On January 1, 2017, the Condominium and Common Interest Community Ombudsperson Act was amended. Included in the original legislation enacting the Ombudsperson Act was a requirement for associations to adopt a unit owner complaint resolution policy. As of 2017, that must now be done no later than January 1, 2019.

Each association is required to make the written policy available to all unit owners. Associations should be proactively addressing this requirement in 2018.

Beginning in July 2020, qualified unit owners will be able to make written request to the Ombudsperson for help with resolving disputes between unit owners and associations. This provision will be available only if the legislature provides funds for the program. As a result, whether or not the Ombudsperson will actually materialize remains to be seen.

The 2017 amendment also establishes that the act will be repealed on July 1, 2022. 

For details on what must be included in the written complaint resolution policy and the qualifications to make a complaint to the Ombudsperson Office, click here.

Holiday decorations are an issue that Boards must deal with every year. Although decorations can be festive and exciting, Boards must sometimes prohibit certain decorations.

Boards must regulate decorations because they have an obligation to limit liability and protect the health and safety of all occupants. Additionally, the Board is responsible for maintaining a cohesive aesthetic in the interior and exterior of the property.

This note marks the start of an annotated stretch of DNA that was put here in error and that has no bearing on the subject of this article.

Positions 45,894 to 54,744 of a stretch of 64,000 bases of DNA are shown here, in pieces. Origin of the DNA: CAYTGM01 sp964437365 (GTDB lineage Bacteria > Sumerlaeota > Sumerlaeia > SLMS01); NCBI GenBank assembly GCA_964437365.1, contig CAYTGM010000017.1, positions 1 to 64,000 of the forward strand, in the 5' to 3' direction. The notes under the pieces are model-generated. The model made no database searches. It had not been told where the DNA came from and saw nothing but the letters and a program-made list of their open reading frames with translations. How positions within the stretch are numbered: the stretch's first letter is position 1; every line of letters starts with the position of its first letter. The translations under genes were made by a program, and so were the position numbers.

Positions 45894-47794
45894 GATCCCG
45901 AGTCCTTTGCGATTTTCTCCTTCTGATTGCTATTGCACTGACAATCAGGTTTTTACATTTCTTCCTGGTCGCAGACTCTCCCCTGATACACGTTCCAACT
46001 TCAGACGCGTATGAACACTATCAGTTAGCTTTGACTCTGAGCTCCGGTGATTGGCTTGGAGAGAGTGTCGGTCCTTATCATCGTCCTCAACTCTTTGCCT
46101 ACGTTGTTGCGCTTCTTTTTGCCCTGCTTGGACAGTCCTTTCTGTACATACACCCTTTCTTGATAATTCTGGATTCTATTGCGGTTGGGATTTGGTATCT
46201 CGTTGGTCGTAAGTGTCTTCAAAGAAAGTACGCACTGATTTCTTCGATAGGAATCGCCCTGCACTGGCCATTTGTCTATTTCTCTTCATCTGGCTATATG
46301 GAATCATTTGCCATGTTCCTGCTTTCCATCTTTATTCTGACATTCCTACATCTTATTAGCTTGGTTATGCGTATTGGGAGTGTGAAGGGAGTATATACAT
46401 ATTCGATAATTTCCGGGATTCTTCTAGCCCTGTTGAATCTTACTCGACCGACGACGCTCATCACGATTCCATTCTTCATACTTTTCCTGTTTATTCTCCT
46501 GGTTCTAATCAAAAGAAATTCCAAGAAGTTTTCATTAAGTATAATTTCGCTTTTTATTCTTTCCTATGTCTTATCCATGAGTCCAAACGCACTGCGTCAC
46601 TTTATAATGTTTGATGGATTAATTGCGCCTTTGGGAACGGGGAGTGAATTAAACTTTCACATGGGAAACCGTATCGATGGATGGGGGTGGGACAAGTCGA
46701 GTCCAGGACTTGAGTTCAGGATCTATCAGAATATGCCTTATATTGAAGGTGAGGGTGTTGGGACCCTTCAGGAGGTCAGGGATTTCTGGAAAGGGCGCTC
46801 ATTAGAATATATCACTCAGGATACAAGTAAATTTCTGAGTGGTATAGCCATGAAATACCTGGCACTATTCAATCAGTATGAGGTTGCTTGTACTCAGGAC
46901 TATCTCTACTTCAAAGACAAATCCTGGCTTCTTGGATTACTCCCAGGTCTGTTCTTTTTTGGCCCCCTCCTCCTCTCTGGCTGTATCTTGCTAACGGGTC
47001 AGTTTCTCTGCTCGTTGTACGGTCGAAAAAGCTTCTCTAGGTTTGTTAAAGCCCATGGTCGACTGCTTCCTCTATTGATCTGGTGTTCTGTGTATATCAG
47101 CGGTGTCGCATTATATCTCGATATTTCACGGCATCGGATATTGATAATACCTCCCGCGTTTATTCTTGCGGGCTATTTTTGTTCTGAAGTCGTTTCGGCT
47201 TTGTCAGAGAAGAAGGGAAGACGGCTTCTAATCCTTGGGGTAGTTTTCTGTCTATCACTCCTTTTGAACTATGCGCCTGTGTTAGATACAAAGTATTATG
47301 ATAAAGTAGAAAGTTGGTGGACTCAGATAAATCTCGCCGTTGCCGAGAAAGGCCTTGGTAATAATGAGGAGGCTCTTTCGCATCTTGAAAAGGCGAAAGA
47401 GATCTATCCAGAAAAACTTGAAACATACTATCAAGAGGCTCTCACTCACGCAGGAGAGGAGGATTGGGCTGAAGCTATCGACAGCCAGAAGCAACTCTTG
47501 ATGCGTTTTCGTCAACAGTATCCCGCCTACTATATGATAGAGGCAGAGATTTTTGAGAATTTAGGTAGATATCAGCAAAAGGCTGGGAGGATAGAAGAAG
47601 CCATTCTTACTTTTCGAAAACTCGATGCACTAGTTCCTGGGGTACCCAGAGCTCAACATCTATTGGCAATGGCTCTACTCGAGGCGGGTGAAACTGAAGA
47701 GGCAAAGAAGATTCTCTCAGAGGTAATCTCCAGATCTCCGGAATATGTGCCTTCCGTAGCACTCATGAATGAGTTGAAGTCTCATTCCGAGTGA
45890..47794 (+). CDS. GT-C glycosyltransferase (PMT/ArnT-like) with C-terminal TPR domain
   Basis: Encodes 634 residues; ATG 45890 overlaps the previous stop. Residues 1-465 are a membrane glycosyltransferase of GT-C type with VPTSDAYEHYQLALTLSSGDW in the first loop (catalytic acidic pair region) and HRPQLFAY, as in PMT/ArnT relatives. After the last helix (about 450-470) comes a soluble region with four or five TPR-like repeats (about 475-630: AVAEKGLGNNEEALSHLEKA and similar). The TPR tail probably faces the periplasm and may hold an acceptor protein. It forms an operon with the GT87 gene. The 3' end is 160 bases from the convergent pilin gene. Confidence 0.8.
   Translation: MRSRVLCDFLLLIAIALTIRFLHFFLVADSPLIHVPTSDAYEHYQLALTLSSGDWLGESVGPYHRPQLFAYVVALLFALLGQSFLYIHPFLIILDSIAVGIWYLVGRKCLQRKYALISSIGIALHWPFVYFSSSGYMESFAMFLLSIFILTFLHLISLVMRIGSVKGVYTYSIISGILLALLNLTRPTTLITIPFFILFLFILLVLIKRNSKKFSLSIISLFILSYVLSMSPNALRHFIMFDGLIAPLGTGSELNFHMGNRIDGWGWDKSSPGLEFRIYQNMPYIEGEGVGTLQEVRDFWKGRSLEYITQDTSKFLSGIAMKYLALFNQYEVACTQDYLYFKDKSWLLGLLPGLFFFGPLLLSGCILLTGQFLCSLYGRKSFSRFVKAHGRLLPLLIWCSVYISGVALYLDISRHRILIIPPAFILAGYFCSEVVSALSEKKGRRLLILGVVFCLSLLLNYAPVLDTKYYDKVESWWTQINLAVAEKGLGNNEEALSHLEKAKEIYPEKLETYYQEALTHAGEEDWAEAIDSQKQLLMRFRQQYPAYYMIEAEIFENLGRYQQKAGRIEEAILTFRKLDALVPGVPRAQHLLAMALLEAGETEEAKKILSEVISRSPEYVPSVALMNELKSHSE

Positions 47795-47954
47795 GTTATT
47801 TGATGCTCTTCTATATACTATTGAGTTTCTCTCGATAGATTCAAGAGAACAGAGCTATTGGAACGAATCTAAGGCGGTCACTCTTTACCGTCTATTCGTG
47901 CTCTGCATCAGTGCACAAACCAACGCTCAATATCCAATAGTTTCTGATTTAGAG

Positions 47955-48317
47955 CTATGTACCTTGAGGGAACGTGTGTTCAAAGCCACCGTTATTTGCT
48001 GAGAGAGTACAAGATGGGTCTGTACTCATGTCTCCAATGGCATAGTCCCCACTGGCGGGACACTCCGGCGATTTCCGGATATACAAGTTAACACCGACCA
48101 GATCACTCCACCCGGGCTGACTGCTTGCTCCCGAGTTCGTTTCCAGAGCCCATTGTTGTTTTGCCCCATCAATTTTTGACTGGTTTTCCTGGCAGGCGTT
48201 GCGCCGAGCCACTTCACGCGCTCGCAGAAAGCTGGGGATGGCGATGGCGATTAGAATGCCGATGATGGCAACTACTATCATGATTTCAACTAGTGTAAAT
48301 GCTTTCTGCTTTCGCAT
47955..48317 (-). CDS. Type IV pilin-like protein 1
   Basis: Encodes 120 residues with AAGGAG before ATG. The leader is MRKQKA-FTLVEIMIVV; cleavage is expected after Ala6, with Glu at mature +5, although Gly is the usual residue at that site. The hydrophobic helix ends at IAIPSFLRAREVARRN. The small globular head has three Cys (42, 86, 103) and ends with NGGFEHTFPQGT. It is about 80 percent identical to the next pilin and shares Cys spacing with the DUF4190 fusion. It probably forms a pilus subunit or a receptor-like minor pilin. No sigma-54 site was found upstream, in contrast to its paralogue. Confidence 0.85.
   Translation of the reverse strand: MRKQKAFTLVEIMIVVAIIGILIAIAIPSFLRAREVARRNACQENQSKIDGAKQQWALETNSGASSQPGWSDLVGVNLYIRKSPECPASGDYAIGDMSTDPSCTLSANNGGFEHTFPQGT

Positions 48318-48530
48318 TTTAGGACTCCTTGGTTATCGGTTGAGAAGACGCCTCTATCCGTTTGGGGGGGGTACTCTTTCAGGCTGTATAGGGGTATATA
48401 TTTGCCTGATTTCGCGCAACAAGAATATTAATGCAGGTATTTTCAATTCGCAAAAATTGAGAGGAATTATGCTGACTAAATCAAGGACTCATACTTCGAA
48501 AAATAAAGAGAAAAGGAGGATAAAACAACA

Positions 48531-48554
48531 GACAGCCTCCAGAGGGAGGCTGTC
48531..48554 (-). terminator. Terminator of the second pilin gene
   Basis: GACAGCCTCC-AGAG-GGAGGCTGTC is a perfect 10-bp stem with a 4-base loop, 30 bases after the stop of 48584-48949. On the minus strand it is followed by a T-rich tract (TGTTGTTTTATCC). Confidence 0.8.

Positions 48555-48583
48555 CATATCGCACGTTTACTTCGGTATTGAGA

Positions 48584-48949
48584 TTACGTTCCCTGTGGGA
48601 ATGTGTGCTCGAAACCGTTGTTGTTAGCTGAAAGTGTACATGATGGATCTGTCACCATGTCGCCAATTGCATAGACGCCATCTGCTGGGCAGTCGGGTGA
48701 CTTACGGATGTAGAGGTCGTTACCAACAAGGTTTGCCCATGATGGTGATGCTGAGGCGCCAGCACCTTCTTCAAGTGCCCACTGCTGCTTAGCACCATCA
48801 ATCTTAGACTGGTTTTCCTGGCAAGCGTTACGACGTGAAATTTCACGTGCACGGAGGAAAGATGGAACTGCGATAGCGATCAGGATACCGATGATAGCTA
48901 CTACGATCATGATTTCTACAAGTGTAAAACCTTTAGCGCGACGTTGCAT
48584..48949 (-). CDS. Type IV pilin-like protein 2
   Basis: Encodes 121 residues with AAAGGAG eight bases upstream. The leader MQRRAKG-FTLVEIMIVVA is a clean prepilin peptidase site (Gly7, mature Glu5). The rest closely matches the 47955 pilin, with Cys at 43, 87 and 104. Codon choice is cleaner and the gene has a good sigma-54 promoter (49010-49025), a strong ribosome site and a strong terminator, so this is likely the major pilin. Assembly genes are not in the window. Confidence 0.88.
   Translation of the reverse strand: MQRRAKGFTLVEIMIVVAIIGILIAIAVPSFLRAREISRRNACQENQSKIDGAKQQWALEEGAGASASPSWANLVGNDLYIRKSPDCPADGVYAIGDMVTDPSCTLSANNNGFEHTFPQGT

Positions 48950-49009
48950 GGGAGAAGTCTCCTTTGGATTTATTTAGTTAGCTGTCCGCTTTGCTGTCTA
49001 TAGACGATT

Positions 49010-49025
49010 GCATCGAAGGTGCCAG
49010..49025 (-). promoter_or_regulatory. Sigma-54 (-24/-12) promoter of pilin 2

In general, the Board is allowed to adopt rules limiting certain items from being hung on common elements for reasons of safety and aesthetic cohesiveness.  Problems can occur when rules are not established and there is a disagreement over decorations. Unit owners have the protected right to display certain religious articles, so the Board may need to consult legal counsel when creating rules or when taking action in the absence of any established rules.  

To learn more, click here.

A large number of condo units are occupied by renters. And a large portion of those rentals are owned by former owner-occupants who chose to rent rather than sell, often because they owed more on a mortgage than the property was worth when they needed to move out. 

Renting can come with many challenges. If you are an owner-occupant turned landlord you are likely going to deal with problematic tenants at some point. Below are some tips for preventing or addressing a problem tenant.

1. Make sure you have a clear understanding of your landlord rights and responsibilities, your tenants’ rights, and other laws that may pertain to your situation. Download this Landlord-Tenants Rights Self Help Packet for information specific to Illinois.

2. Make sure all rules, regulations and policies of your rental property are clearly stated in the lease and make sure your tenant is aware of all of them. If your condo association has its own Rules & Regulations in place, provide a copy to your tenant and ensure that you respond to and address any violation notices sent by your board. A condo association can fine you as the owner for tenant violations of the association's Rules and Regulations, and even evict your tenant.

3. Document the policies and procedures you use when handling problematic tenants. Include your response time, form of communication, warnings, notices and when to escalate the situation. Document all interactions with tenants whether they are good or bad. This includes phone calls, emails, texts, late rent payments, notices, warnings, complaints, maintenance requests, and all interactions within units.